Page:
Yellowknife, N. W. T.
May 21 /39.
I really should have written this letter some time ago as we have had three planes in here bringing mail already. The season was much shorter than last year and the end of breakup came so quickly that it took everybody some time to realise that it had actually occurred.
I kept up my diary for a while so I might as well fashion my letter to it while it lasts. An April 14th Page McPhee went south for the last time before breakup with AW6 and on the same day George Gilmour arrived, much overdue, with Bud Potter’s old plane the Fox Moth. Its floats are here so of course it stayed over breakup.
April 17 Frank Smythe went south to Edmonton with the Hornet taking Bill McDonald. Doug. Wilmot was in here today having obtained a transfer from the job of managing the camp of eight at the Jade Group to that of real prospecting. He is out now with only one companion with a salary nearly double mine and equal to that of our first class prospectors.
April 19th Gilmour went south to McMurray via Goldfields returning 21st. On this day we had a partial eclipse of the sun.
April 21 The operations of the taxi came to an abrupt end today. It was proceeding along quite close to the island here and about 100 yds from where the tractor had gone thru the ice earlier in the winter when it began to sink. The passengers bailed out hurriedly but for some reason it was fifteen minutes before it broke thru the ice. It went down backwards into fifteen feet of water and just the bumper and headlights were showing. If it had gone down quickly the passengers would mostly [sic] certainly have been trapped as the only door is right at the back on which the car was resting.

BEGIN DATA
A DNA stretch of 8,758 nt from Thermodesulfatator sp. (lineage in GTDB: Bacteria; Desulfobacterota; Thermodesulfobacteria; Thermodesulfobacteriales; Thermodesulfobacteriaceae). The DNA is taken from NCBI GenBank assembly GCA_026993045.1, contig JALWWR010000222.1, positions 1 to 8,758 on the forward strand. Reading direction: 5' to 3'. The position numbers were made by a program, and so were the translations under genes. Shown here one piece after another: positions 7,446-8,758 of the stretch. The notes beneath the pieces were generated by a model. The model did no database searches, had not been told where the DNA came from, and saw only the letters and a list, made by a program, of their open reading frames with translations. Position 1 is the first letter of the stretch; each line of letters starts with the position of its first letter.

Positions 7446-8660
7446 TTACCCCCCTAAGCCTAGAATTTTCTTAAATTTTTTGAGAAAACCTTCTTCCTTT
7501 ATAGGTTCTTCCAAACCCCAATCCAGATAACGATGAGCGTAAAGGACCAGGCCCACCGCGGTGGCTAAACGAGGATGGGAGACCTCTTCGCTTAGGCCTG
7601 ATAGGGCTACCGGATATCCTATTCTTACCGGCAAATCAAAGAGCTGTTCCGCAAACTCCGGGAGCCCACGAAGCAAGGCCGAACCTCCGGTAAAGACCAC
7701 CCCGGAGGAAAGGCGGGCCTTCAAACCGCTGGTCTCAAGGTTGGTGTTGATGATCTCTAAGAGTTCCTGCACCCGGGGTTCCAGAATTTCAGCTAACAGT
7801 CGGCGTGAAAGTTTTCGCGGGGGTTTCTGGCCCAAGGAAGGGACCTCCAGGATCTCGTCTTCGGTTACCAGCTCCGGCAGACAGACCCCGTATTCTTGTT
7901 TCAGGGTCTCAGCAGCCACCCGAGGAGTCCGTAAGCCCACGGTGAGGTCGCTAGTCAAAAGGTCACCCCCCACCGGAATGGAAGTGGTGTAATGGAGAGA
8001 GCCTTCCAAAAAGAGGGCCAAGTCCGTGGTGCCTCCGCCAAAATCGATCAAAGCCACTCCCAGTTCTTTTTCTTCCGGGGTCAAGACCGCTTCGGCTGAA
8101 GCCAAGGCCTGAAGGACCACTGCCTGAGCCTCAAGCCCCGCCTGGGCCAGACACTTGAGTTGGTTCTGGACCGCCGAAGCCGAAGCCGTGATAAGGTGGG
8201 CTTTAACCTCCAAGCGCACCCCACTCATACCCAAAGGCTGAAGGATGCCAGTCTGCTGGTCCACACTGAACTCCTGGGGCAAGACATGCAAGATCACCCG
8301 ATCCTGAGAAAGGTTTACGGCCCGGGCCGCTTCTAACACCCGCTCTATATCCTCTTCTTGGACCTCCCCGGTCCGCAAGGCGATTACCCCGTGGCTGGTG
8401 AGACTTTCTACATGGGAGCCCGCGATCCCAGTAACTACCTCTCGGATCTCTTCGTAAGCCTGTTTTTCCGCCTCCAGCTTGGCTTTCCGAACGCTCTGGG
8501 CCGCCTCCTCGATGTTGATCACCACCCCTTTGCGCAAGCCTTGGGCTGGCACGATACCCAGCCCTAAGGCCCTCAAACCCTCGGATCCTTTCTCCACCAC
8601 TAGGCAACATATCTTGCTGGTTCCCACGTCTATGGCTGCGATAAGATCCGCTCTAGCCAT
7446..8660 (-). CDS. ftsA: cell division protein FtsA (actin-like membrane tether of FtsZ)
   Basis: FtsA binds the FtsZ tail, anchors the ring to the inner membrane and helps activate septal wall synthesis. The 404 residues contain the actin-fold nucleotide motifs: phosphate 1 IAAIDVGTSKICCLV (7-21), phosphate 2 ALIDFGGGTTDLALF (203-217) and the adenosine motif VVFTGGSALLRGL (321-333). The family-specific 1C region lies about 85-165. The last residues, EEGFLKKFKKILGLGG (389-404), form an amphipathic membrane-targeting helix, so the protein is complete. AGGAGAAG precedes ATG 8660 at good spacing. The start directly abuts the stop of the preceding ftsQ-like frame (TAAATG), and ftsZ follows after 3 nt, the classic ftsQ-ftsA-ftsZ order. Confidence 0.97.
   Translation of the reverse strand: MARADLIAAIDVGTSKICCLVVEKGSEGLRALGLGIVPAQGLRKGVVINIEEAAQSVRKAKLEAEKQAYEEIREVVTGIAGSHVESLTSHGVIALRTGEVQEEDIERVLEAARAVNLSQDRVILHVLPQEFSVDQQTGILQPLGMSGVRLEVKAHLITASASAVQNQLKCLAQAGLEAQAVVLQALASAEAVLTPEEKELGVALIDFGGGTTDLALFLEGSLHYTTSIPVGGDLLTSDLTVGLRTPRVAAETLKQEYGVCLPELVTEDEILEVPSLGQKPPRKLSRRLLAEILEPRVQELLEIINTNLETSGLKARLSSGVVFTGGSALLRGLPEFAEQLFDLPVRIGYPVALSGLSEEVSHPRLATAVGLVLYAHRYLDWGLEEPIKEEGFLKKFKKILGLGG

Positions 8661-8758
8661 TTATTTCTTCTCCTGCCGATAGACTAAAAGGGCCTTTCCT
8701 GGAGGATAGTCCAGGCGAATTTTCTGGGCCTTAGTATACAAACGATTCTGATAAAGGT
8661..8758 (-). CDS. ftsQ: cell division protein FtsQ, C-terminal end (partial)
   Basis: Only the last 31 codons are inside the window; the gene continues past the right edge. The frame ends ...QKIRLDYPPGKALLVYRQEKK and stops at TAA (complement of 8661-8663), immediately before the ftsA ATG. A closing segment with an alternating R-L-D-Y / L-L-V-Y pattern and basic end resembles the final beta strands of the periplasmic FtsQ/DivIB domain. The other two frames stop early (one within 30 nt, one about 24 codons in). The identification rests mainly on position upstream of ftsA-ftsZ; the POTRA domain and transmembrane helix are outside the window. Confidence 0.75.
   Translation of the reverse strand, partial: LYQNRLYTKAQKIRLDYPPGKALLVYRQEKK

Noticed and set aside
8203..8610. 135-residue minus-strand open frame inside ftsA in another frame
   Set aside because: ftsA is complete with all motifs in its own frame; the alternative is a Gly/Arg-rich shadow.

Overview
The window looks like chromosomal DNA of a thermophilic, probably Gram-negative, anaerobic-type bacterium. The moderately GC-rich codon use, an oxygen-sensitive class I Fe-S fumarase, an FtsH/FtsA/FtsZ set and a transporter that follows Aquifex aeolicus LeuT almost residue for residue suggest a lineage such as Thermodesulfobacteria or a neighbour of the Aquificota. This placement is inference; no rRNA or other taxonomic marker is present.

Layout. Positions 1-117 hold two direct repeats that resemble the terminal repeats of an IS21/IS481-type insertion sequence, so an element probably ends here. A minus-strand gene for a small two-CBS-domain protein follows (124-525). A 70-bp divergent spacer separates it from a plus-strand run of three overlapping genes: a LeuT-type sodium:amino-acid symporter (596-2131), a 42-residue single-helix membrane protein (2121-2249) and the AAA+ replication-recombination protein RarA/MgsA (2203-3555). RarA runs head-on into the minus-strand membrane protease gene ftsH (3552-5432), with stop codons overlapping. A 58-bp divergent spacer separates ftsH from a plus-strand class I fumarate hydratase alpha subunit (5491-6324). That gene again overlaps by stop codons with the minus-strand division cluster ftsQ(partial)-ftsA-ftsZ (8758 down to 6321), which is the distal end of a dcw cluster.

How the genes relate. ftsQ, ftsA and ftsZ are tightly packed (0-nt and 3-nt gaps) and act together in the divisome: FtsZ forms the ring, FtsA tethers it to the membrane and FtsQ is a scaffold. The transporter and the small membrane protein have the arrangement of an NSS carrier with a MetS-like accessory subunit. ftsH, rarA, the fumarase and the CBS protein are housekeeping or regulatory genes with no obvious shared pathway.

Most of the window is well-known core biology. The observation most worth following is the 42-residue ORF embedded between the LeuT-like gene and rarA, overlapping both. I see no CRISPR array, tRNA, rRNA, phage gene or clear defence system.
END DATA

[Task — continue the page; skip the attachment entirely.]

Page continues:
We don’t know what the taxi was doing out there. The ice didn’t even look good and in places wouldn’t even hold a person as I found out when one foot went through.
A few days later the taxi was hauled out with a block and tackle—how I don’t know.
Mon 24 Gilmour south to Goldfields and back the next day with Bill Jewitt. There is some open water between here and the Island but is still good walking to town. We had our first softball of the season playing on the ice. I think we started earlier last year but the ice conditions seem much different this year and the snow seemed to take a long time to melt thus making it dry enough.
Sat 29 Gilmour made a round trip to Goldfields taking Bill Jewitt back. On his return he had a ticklish time jockeying the ship up to the slip-way for the last time on skiis [sic] as the ice conditions were very bad. There is hardly any ice between here and the Island now. Eric and I took a long walk on the ice south past the Negus and found the ice was still 3 to 3½ feet thick here. The fishermen had cut holes in the ice to put in the nets and said it was no joke digging through three feet of ice particularly as about ten are necessary for a net; the net being pushed from one hole to the next underneath the ice sith a pole.
Friday 5th May. The first mail arrives about 5:15 with the fast Beachcraft. Ice conditions and shallow depth in the narrows at town prevented the plane landing their [sic] but is [sic] was able to find an open stretch in the Yellowknife River about three miles away. Surely this must be an all time record. The event didn’t seem to cause nearly so much excitement as last year probably because the breakup period was so short. This plane had all the first class mail and the next plane bringing both first and seconds class arrived on
May 11, again landing in the river. The lake is far lower than last year and the harbour at the original camp site is practically dry land.